I want to share some particularly poignant excerpts from a sermon by the 4th century Church Father of Cappadocia (in Asia Minor, modern day Turkey), Gregory of Nazianzus. This is my own translation/paraphrase from the Greek (yeah, I’m just showing off really), from Gregory’s Easter oration (sermon) 1.3-5.
“Yesterday the lamb was slaughtered; the doorposts anointed. Egypt wailed and the Destroyer passed by us, and the fearful and venerable seal was a wall being built in precious blood. But today, it is clear to see, that we flee Egypt and Pharaoh that bitter despot, as well as his vile commanders. We are set free of the mud, and brick-making. And no one is preventing us from celebrating the Exodus feast to the Lord our God. . . .
Yesterday I was crucified with Christ, today I am glorified with him. Yesterday I was put to death with Christ, and today I am made alive with him. Yesterday I was buried with him, today I am raised with him.”
Gregory’s sermon style is to draw the hearer into the drama of the Biblical story: That which they are experiencing in the liturgy and celebration of Easter is a reflection, a manifestation, of a bigger story that they are a part of. They, as a people, a congregation, as individuals, have entered into this story and it is their own.
The story of God’s redemption meets us right now, where we are.
We are being brought out of our particular slavery to sin and decay. We are celebrating our own passover at which our own fears and failures and whatever shadows of death hover over us, meet the redemption of God in Christ.
The story of Scripture is not merely some foreign world, but it is a world that invites us to meet it with our own story and our own history. Just as Christ carried His crucifixion wounds into His resurrection life, we too find a resurrection in our particular life and our particular circumstances. The redemption of Israel from bondage is, through Christ, also the narrative of freedom from our enslavement to money and sex, to the search for approval. Our fears and insecurities and self-obsessions are buried with us in our own grave, and we are raised into newness of life on the other side of that very grave. And yet this is also, at the same time, the narrative of the whole creation being brought out of sin and death. Our union with Christ in the events of His life binds up our own particular events and experiences and story into His great story, and utterly transforms us.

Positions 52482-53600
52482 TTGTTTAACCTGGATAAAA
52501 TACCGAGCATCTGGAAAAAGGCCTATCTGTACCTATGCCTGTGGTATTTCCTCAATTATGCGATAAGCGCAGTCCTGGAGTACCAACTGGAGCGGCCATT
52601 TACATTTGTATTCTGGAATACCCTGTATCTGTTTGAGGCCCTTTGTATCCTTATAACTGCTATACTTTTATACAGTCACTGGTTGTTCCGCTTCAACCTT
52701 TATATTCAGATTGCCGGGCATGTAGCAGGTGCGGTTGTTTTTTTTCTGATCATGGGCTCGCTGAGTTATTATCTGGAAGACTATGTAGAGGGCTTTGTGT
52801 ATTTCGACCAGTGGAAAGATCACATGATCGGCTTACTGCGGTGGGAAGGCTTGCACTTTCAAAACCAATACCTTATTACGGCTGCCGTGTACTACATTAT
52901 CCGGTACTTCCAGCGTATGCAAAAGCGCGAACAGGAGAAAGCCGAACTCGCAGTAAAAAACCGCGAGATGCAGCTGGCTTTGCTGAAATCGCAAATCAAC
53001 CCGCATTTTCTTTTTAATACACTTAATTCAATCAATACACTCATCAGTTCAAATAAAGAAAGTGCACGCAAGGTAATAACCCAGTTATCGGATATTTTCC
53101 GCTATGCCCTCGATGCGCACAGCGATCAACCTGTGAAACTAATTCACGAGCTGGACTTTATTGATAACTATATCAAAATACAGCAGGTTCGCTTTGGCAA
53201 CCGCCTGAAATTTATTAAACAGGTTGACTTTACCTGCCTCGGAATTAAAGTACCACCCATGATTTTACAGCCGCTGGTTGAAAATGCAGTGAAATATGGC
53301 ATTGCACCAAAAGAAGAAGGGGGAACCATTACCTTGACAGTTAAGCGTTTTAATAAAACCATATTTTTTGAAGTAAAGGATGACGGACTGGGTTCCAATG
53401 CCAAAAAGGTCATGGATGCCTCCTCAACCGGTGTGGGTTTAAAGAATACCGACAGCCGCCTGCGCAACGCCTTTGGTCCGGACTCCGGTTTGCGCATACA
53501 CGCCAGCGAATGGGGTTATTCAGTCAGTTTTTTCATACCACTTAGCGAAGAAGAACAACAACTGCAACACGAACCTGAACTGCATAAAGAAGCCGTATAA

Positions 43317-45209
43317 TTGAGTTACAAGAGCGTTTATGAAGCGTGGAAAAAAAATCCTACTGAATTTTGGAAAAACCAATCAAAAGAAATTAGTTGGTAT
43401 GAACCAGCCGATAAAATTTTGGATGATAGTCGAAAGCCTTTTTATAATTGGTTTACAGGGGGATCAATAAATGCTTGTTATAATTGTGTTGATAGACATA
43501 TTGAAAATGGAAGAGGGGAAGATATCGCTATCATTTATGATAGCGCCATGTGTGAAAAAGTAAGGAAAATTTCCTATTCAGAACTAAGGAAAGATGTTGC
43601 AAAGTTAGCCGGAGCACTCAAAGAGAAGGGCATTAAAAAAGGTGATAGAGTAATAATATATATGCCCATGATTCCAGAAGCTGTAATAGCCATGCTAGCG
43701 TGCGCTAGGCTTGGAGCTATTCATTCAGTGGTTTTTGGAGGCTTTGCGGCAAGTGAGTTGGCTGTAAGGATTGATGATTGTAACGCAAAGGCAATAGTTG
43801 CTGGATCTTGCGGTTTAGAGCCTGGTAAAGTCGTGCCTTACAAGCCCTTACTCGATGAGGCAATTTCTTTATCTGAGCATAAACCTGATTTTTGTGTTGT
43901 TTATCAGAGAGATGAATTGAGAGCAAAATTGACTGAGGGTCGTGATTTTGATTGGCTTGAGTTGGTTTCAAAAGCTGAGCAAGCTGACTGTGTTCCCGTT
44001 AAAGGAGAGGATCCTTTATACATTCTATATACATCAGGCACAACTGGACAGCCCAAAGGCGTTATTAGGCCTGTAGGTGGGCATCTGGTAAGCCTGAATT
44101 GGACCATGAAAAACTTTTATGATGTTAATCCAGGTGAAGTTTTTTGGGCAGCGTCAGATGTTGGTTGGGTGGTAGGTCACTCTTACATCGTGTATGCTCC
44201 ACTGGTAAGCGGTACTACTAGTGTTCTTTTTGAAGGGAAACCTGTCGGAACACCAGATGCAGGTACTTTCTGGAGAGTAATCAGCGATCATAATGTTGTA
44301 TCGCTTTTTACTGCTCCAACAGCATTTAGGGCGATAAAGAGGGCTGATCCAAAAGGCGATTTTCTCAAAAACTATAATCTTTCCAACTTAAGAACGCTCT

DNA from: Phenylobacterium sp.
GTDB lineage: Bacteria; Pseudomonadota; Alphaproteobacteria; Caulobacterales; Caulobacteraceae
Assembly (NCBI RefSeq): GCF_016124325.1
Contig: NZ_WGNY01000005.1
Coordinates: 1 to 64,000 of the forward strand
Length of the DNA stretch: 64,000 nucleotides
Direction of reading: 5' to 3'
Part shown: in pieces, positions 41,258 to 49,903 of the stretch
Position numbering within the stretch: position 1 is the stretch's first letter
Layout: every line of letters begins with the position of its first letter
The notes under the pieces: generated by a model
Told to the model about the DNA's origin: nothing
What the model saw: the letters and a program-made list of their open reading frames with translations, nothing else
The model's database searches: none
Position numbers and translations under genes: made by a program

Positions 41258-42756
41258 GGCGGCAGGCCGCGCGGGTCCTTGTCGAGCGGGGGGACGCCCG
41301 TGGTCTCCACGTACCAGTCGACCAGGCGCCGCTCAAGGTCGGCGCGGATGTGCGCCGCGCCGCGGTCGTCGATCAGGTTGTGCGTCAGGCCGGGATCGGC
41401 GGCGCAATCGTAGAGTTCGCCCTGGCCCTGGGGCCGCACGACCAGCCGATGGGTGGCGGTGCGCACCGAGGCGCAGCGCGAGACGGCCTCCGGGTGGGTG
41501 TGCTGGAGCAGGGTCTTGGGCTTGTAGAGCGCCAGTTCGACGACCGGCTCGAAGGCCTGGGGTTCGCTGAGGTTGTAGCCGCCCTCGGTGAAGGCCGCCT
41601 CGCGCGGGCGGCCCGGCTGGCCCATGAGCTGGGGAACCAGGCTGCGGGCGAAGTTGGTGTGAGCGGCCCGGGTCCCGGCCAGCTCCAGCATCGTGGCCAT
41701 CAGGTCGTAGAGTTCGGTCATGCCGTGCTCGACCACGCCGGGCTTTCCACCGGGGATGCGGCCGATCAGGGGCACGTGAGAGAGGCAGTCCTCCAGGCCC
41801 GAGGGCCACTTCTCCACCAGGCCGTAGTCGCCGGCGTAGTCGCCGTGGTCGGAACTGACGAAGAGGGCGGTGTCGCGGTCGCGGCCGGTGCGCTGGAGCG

The preaching and declaration of the Word draws our own lives and situations, our history, into the big story of God, which is big enough for us to inhabit. It can hold our language, our experiences, our wounds, our emotions, our worship style, our art and imagery, our selves. Therefore, we need not fear that the Biblical story is distant and stale and disconnected – it becomes our story, and truly our story – even as it is the big meta-story of Israel and the Church, and of the whole creation. The declaration of God’s Word is the declaration that Christ and His life is real in our worship, real at our communion table, and meets our culture and experiences and our particularities.
Certainly, our story changes irrevocably when we meet Him – and we find Him to be more than just ourselves, always beyond our expectations and categorizations, a rock that we will stumble upon. We begin to see our story differently, as shaped and made sense of by the Biblical story – we realize that we are a sinner in need of grace, we realize that there is a particular hope that God has declared. But He is also our open door, the one who meets us where we are, as we are.
We are called to the communion table, to the story of God’s redemption, as we are – to find a grace for us, to find a resurrection out of our own particular graves, a new body out of our own particular scars. There is nothing you have known, nothing you have faced, nothing that you are, that is out of touch with God’s story and what He is doing. It is all certainly most relevant to every bit of who you are. There is nothing you have known that does not have a place at this table to be met, changed, and brought to newness of life.
Nothing you have carried is superfluous or irrelevant, or a surprise or something God cannot work with. He builds beauty out of whatever we have. He builds infinite masterpieces out of what we are, no matter what, if we merely come to Him and place ourselves in Christ’s story.
I am my beloved’s and my beloved’s mine
So, you bring all your history, I’ll bring the bread and wine
Oh and well have us a party oh where all the drinks are on me
And as surely as the rising sun, oh, you will be set free
Oh, you will be set free
-Derek Webb, ‘Lover.’
(photo credit, of Cappadocia in Turkey, Moyan Brenn on Flickr)
(I’m heavily indebted to Rowan Williams and several of his essays in On Christian Theology)